Wednesday, June 24, 2015

A Fiesta of Giovanni's Tender Buttons, Revisited

In January 2015, I taught a class in Paris which took as its source texts the writings of the American expatriate writers of the early to mid-twentieth century. In chronological order, they were:

Gertrude Stein, Selected Writings
Ernest Hemingway, The Sun Also Rises, In Our Time, & A Moveable Feast (written and published towards the end of his life, but the events take place in the 1920s).
F. Scott Fitzgerald, Babylon Revisited
James Baldwin, Giovanni's Room
David Sedaris, various essays about his Parisian experiences.

In preparing for the class, I read Stein and Baldwin for the first time, though of the two, I have to say I am only ashamed that I left it so long to get acquainted with Baldwin's writing. My experience of reading and talking about Stein is as someone who recognizes her as an important literary landmark for her experiments with language, but who leaves me cold in terms of an emotional response. In class, by the way, I am completely professional and leave my personal opinion of the quality of her writing out of it. Also, not all of Stein is as mystifying and dull as Tender Buttons. The Autobiography of Alice B. Toklas is written in a fairly straightforward way, and is full of great anecdotes about the great people she knew, mixed with, supported, and of course lived with in Paris from 1905 onwards.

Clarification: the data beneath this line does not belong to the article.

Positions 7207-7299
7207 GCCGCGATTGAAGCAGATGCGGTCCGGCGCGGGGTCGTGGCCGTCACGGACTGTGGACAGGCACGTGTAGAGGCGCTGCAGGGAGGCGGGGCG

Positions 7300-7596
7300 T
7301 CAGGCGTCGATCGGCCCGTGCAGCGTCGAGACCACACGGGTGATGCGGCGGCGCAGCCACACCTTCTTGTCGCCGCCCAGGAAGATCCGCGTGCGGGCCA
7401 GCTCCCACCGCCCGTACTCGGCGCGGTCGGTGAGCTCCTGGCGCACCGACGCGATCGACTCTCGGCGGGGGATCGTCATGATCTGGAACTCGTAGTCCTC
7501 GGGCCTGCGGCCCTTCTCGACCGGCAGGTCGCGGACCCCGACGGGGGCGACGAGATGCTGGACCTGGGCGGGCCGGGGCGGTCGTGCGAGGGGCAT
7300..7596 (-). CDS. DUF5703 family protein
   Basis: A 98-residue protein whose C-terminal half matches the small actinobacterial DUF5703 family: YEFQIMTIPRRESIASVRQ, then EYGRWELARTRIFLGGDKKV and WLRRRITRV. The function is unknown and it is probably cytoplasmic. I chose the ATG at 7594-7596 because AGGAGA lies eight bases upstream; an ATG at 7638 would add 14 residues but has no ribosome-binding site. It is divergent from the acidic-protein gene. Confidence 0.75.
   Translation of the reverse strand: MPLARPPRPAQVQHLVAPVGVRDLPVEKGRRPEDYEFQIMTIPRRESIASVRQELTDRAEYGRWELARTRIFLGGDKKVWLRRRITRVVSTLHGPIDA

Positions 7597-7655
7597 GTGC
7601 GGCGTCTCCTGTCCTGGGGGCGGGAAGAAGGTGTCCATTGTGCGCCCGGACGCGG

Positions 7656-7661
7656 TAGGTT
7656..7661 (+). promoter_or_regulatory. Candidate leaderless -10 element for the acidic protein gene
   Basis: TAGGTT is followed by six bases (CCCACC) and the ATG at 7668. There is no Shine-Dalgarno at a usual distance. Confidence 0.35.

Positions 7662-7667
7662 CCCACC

Baldwin, though, wrote a superb book in Giovanni's Room. Though it centres on a homosexual affair in a seedy underworld, certain of the cadences in the writing remind me of Henry James, of all people, in the way that the voice seems to circle around on its own reactions and thoughts even as the narrator is recounting dramatic events in the middle of a scene:

The Sun Also Rises has been one of my favourite books since I first read it in my teens. I only started to read more of his work just a few years ago,filling in a blank spot in my reading life that I can't explain why I let stand for so long. It was a great experience to spend time in Paris walking in Hemingway's footsteps and visiting the streets and haunts that he depicts in A Moveable Feast. In the class, going deep into his description of the cafe on the Place des Contrescarpes led to a lots of good writing from the students:

The main theme of the class was to sit with these young American writers and ask them to consider their own selves, and their own writing, both as they responded to Paris as a beautiful city but also a foreign one, and how this related to their self and writing back home in the USA. For in doing that, they tread on the pathways of those great expatriate writers, who needed to leave their home country in order to discover what made them American.

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